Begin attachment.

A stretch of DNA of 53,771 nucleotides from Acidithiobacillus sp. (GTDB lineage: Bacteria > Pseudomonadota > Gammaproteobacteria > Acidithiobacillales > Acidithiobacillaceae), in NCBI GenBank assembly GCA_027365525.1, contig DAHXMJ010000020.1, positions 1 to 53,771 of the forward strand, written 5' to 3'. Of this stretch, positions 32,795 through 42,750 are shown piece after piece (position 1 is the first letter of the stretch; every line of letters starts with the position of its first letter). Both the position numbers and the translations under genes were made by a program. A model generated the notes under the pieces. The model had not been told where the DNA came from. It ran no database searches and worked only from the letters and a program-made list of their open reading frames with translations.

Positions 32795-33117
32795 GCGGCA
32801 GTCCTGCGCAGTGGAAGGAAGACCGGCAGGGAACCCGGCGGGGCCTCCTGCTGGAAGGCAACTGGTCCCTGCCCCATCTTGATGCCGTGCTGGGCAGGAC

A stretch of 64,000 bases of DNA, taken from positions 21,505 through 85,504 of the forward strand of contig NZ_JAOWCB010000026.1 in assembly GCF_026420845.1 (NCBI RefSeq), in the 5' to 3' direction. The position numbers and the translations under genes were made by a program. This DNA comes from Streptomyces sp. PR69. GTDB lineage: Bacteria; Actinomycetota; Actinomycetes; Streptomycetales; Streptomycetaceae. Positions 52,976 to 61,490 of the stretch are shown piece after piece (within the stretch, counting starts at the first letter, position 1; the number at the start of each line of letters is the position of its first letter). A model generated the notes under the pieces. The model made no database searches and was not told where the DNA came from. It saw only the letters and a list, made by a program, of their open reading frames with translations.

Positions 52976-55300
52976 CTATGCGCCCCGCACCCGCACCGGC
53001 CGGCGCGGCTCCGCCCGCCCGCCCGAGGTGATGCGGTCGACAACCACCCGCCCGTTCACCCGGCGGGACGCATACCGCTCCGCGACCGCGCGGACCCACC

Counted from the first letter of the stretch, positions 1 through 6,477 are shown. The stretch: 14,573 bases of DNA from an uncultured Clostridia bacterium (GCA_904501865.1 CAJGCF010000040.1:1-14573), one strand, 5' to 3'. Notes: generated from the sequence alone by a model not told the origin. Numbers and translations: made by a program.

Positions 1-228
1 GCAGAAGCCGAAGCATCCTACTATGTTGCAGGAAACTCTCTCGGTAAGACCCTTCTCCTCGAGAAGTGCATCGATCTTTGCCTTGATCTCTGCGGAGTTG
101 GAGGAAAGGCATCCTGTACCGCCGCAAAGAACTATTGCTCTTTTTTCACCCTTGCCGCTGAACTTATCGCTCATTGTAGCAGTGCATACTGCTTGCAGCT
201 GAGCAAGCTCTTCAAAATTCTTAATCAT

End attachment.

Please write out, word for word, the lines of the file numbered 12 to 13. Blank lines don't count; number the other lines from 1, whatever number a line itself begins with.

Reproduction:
101 GAGGAAAGGCATCCTGTACCGCCGCAAAGAACTATTGCTCTTTTTTCACCCTTGCCGCTGAACTTATCGCTCATTGTAGCAGTGCATACTGCTTGCAGCT
201 GAGCAAGCTCTTCAAAATTCTTAATCAT